The Call (2013)
There are 118 million 911 calls a year. This one made it personal.
Halle Berry hasn’t been a particular cinematic drawcard of late with duds such as Catwoman (2004) and X-Men: The Last Stand (2006) still imprinted in viewers minds; it’s easy to understand why most may have just overlooked The Call when trailers were initially released earlier this year. Don’t let the picture’s rather basic premise fool you as director Brad Anderson, The Machinist (2004), has managed to generate a rather predictable, but considerably entertaining flick filled with white-knuckled tension and suspense.
The Call opens up when the highly skilled 911 operator Jordan Turner (Halle Berry) receives a phone call from a teenager Leah Templeton (Evie Louise Thompson) reporting a burglary at her home. Jordan makes an error in judgment and instructs Leah to hide herself in a room within the house; the call ends badly for victim Leah, which eventually affects Jordon’s career. Fast Forward six months and Jordan, still haunted by her mistake, is training rookies at the Los Angeles 911 operating centre. While training, a rookie operator answers a call from teenager Casey Welson (Abigail Breslin) who explains that she has just been abducted and is calling from the boot of a car using an untraceable disposable cell phone. The operator panics and Jordan quickly assumes the call; Jordan initially tries to calm Casey down but later attempts to attain information from her in order to identify her whereabouts and the identity of the kidnapper. Jordan later recognises the kidnapper’s voice over the phone and sees this call as a chance at redemption, so she gives all her best efforts to help Casey. But will she succeeds in her intent?
Despite the films straight-to-video looking intro, the picture really picks up speed once Casey Welson has been abducted, from there on in suspense is heightened with flaunting realism and tension-building moments as director Anderson exploits the physical situation for everything it’s worth, showcasing his considerable skill at building anxiety and dread. The ups and downs of victim Casey Welson contending with a psychotic maniac truly make this movie gripping stuff for the most part. The lovely Abigail Breslin, Zombieland (2009), has really grown up, she gives a fantastically believable performance as the teenager in distress; Halle Berry portrays her 911 operator with enough conviction to drive the majority of the picture, but Michael Eklund, Watchmen (2009), truly steals the show as the highly unpredictable, unstable kidnaper Michael Foster, while The Sopranos (1999) Michael Imperioli is a great inclusion as a good Samaritan who finds himself in the wrong place at the wrong time. Things seem to be going well for the film, until its third act begins.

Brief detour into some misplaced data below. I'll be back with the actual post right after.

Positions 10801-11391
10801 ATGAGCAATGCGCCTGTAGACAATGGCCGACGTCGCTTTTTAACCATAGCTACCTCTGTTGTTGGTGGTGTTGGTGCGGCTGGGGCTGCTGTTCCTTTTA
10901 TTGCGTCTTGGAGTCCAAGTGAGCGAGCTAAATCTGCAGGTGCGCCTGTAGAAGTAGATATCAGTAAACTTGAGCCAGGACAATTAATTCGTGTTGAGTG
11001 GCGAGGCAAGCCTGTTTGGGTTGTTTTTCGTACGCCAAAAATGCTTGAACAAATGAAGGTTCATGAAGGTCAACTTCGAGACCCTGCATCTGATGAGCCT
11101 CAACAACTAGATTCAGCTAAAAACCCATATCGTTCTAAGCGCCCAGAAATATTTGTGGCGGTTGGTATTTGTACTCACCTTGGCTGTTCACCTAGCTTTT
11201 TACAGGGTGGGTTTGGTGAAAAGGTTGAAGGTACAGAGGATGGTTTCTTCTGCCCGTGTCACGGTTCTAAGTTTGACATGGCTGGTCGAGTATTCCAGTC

Once the chase ends it appears as director Anderson and screenwriter Richard D’Ovidio, Thir13en Ghosts (2001), have no-where to go with the material, so the picture descends into the somewhat cliché torture/ slasher film territory. As a horror fan myself, this wasn’t particularly an issue up until Jordan violates every rule she has taught her 911 trainees thus far and turns into a vigilante intent on seeking personal satisfaction from punishing the kidnapper herself. Other characters seem too ‘jump-the-shark’ so to speak as well, with kidnaper Michael Foster going from a highly believable sociopath to an outrageous lunatic who scalps women in his creepy basement, even teenager Casey Welson seems to relish the female empowerment exhibited by Berry’s character, which goes against her damsel in distress persona from earlier. It truly feels as though another director took the reins and simply ignored what conspired earlier, turning a tense thriller into an obscure torture porn picture ultimately tarnishing Anderson’s great work in the film’s first and second acts. Once The Call ditches logic and becomes a twisted psycho thriller it is spoiled by an avalanche of plot holes, inconsistencies and just plain dopey behavior from characters who really should know better. While few horror enthusiasts, such as myself, might get a kick out of the flick’s third act, it essentially doesn’t work.
Fundamentally, The Call is definitely worth your time as it does contain plenty of hard hitting moments throughout, it’s very polished and smartly put together, fast-paced and should keep most viewers on the edge of their seats, it’s just a shame the finale will disappoint most rather than satisfy. The picture also sports some fine performances from its two leads, a young actress turned emotionally adolescent and a former Oscar winner trying to recover her long-lost acclaim; this call is certainly worth picking up.
3.5 / 5 – Great
Reviewed by Mr. Movie
The Call is released through Roadshow Entertainment Australia